A Christian woman lights a candle reflected in a painting of Jesus Christ. Sergei Gapon/AFP/Getty Images

This piece contains some plot spoilers for Martin Scorsese’s film “Silence,” out in theaters nationwide on Jan. 6.

Shusaku Endo’s 1966 novel ‘Silence’ was destined to ignite controversy. Though Endo was a Japanese Catholic, he was troubled by the difficulties of Christianity in Japan and not without good reason. Nearly 400 years after the persecution of Christians by Japanese authorities detailed in ‘Silence,’ only somewhere around 2 percent of Japan’s population identifies as Christian. “Silence” takes the clash between European-disseminated Christianity and traditional Japanese culture seriously, and, accordingly, several reactions to Martin Scorsese’s 2016 film adaptation have taken issue with its apparent “white savior” complex.

But “Silence” has also proven theologically controversial. The film, which is mostly faithful to the novel, follows the spiritual unraveling of a Portuguese Jesuit priest named Sebastian Rodrigues (portrayed by Andrew Garfield) who, in the 17th century, journeys to Japan to discover the truth about a beloved teacher of his who is rumored to have apostatized during a period of intense religious persecution.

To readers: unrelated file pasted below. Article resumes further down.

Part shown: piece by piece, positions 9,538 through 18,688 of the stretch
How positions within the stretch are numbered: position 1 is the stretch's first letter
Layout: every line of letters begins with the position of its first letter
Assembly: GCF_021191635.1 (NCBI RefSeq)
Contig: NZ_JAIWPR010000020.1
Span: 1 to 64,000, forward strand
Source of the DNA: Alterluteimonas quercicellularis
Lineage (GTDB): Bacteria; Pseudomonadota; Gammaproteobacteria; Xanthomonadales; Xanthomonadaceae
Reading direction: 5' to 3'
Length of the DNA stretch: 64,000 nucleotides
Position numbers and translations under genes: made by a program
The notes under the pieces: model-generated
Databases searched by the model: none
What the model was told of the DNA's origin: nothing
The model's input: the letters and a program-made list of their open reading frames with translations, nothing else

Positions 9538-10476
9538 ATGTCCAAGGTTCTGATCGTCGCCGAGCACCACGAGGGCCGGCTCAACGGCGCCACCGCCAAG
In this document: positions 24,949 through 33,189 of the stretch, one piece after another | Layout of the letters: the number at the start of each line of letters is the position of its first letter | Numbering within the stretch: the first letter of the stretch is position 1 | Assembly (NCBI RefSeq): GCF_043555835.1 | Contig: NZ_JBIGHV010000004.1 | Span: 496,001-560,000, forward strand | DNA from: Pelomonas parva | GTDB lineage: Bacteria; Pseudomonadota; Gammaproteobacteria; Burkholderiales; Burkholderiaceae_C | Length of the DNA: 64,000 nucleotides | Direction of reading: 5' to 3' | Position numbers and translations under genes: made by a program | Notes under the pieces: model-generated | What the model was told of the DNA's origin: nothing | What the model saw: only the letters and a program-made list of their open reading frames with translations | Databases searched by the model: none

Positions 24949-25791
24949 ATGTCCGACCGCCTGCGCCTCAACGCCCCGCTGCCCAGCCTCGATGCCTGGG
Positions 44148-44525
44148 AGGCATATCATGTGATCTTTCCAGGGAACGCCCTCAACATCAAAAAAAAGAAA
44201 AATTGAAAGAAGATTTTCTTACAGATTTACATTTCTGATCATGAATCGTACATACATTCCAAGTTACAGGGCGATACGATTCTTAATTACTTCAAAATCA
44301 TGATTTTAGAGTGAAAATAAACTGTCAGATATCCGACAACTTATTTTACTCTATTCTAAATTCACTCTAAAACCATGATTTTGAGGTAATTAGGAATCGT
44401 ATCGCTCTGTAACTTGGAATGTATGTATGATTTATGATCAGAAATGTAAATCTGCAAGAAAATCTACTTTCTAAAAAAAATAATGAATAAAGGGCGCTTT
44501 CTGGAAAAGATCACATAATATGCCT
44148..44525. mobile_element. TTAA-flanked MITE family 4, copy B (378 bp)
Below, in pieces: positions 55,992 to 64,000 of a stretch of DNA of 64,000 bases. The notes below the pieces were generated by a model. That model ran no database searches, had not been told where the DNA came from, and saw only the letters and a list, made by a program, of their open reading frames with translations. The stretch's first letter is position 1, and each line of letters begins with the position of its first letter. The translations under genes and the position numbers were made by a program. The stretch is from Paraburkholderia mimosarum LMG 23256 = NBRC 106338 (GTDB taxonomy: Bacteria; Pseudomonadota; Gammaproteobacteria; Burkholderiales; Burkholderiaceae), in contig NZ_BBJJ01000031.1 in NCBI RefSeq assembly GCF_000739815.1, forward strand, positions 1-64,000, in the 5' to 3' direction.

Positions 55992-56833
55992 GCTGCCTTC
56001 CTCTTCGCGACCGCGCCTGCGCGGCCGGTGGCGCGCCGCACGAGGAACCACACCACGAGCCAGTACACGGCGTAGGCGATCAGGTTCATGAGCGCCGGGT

Once in Japan, Rodrigues is separated from his friend and fellow priest, Francisco Garrpe (portrayed by Adam Driver), and is subjected to increasingly harrowing psychological and spiritual torture until he finally gives up the faith himself. His apostasy is brought about when he is presented with the option of either persisting in his faith and enduring the torture of his Christian flock, or renouncing his Christianity and ensuring their release. He is later given a Buddhist burial — albeit with a crucifix secretly tucked into his palm, suggesting that his faith survived even after he lost the strength to publicly proclaim it. Whether that little remnant of faith should be enough to redeem him is left ambiguous — up to God, the film’s closing narration says, but also up to the viewer.

Some Catholic viewers have been disturbed by the film’s conclusion. At the Catholic Thing, author Daniel McInerny writes that “Silence” opens up the “sinister possibility that Christian faith and love are internally conflicted, making a lack of integrity, at least in extreme circumstances, inevitable.” Another review at the same site claims that “Silence is not a Christian film by a Catholic filmmaker, but a justification of faithlessness: apostasy becomes an act of Christian charity when it saves lives, just as martyrdom becomes almost satanic when it increases persecution.” And Rorate Caeli, a traditionalist Catholic blog, claimed that “Silence” represents “renouncement of the Catholic Church by members of the Society of Jesus” due to its protagonist’s decision to apostatize.

Much of the theological agitation over the film seems to arise from viewers’ efforts to reconcile Rodrigues’ apostasy with his lack of guilt. After all, he is the film’s protagonist, and viewers will naturally feel sympathy with him — and he is sympathetic. But he isn’t faultless, and it isn’t necessary to find him innocent to see beauty in “Silence,” even if the film’s own persuasion leans in that direction. In fact, viewers’ anger with Rodrigues over his apostasy provides space for valuable insight into Christianity and Christian history.